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Holiday Hazards

It’s easy to overlook potential hazards in your home during the busy holiday season. Unintentional poisonings are more likely when people are preoccupied. To ensure your holiday season is safe and merry, keep an eye on these items:

Food

Foodborne illness is common during the holidays. You can get sick after eating food not cooked thoroughly or stored properly. For more details, see our blog post “Lose Harmful Bacteria—Not Your Appetite—This Holiday Season.

Alcohol

Unsupervised children may drink unfinished alcoholic beverages. Alcohol can be very dangerous for small children and pets. For example, 3 ounces of hard liquor is potentially fatal to a child weighing 25 pounds.

The symptoms of an alcohol overdose may be mild, such as dizziness and nausea. Symptoms can lead to serious complications, such as vomiting, drowsiness, difficulty breathing, coma and death. Alcohol intoxication can also lower children’s blood sugar to a dangerous level.

Toys and Gifts

Whatever your holiday tradition, care must be taken with small toys and gifts with young children. Small toys, dreidels and other festive objects can be choking hazards for young children. Many toys and cards contain small button batteries which can be especially dangerous to toddlers two years old and under.

Christmas Decorations

  • Ornaments and other decorations can be a choking hazard. Large or sharp items can cause injury to the esophagus, stomach or intestines.
  • Fake snow from a pressurized container can injure the eye if sprayed directly into the eye. Follow the warning labels on the container.
  • Fireplace powders and logs that burn different colors contain heavy metals, such as lead, copper, barium and selenium. Ingesting heavy metals can cause intense stomach and intestinal upset, along with other harmful symptoms. Call IPC right away if these metals are ingested.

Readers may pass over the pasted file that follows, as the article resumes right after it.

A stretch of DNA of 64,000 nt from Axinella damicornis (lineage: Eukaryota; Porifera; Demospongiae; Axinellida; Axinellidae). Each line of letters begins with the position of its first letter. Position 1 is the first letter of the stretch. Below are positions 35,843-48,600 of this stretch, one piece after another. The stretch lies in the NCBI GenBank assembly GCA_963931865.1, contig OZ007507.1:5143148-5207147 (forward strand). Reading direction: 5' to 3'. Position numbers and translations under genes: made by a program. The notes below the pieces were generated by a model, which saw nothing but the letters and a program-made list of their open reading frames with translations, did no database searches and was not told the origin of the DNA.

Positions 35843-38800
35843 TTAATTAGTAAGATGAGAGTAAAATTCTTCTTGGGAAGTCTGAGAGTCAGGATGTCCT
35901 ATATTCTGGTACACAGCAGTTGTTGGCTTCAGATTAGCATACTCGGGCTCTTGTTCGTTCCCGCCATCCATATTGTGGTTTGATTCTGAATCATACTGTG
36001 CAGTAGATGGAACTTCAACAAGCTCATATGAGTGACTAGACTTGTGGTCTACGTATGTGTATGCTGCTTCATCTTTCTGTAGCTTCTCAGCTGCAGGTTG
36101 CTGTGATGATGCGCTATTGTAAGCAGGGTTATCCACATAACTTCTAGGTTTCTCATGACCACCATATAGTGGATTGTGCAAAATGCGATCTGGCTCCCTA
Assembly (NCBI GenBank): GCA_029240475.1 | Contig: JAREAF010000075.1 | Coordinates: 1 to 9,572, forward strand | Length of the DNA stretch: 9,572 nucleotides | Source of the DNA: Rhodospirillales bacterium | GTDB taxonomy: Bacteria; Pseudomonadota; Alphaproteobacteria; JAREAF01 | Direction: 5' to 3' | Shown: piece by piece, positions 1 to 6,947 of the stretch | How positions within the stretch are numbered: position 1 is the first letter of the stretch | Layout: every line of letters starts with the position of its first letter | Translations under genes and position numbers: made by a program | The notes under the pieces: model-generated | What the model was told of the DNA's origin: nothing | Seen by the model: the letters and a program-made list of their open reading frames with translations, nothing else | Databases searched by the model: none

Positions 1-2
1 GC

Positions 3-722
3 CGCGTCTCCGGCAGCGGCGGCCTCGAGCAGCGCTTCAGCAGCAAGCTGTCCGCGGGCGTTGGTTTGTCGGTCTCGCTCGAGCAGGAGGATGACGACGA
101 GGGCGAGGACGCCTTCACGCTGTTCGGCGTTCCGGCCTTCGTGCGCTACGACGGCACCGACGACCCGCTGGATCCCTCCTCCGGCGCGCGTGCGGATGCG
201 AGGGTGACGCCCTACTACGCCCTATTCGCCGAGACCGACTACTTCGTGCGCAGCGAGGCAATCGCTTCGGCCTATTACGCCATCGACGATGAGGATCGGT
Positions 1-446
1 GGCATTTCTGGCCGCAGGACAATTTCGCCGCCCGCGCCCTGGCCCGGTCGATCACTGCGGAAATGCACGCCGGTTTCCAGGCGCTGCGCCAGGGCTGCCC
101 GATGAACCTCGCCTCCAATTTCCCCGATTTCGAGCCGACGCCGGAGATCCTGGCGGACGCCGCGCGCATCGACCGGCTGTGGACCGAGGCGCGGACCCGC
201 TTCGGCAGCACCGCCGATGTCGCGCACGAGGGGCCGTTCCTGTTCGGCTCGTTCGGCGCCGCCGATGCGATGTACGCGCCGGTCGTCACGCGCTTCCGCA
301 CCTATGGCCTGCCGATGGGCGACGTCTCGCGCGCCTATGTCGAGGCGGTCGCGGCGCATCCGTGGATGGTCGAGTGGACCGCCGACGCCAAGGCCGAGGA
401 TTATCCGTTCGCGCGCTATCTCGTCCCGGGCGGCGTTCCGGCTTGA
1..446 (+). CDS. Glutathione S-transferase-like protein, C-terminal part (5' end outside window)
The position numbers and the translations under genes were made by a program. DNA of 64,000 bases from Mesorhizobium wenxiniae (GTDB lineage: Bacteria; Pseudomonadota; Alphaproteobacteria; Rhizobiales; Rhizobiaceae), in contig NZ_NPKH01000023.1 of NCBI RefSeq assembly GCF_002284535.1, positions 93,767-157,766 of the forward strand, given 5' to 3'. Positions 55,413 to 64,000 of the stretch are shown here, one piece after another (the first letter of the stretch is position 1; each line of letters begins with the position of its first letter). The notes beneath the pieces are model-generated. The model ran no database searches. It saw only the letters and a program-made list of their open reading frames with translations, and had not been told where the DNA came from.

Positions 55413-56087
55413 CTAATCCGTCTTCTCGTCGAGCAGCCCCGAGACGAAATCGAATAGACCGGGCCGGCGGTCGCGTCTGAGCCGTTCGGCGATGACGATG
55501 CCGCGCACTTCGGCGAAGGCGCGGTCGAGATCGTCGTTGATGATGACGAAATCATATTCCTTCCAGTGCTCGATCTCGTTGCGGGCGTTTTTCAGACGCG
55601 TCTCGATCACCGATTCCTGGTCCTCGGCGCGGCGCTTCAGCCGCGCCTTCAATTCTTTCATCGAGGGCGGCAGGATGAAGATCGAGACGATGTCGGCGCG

• Solid wax candles are considered non-poisonous. However, swallowing a large amount of wax may cause diarrhea. Liquid fuels in glass candle lamps can be very dangerous. Candle lamps should be kept well out of children’s reach.

Christmas Trees and Other Plants

IPC recommends labeling or keeping a record of all the plants in your home.

Christmas trees: Evergreens, such as balsams, cedar, fir, juniper and pine, are safe. Poisoning is unlikely if only a few needles are swallowed. Call IPC if someone ingests a large amount of needles.

These non-toxic holiday plants are safe for your home:

  • Bayberry
  • Boxberry
  • Christmas begonia
  • Christmas cactus
  • Christmas dagger fern
  • Christmas flower
  • Christmas kalanchoe
  • Christmas pride
  • Mistletoe Pine cones
  • Poinsettia
  • Winter begonia
Consider avoiding these more toxic holiday plants (plants with moderate to major toxicity):
  • Amaryllis
  • Azalea
  • Christmas berry
  • Christmas cherry
  • Christmas pepper
  • Christmas rose
  • Chrysanthemum
  • Holly
  • Jerusalem cherry
  • Rhododendron
  • Winter broom
  • Winter cherry
IPC is here for you. Call us at 1-800-222-1222 if someone has been exposed to a potentially harmful/toxic substance, even if no symptoms are present.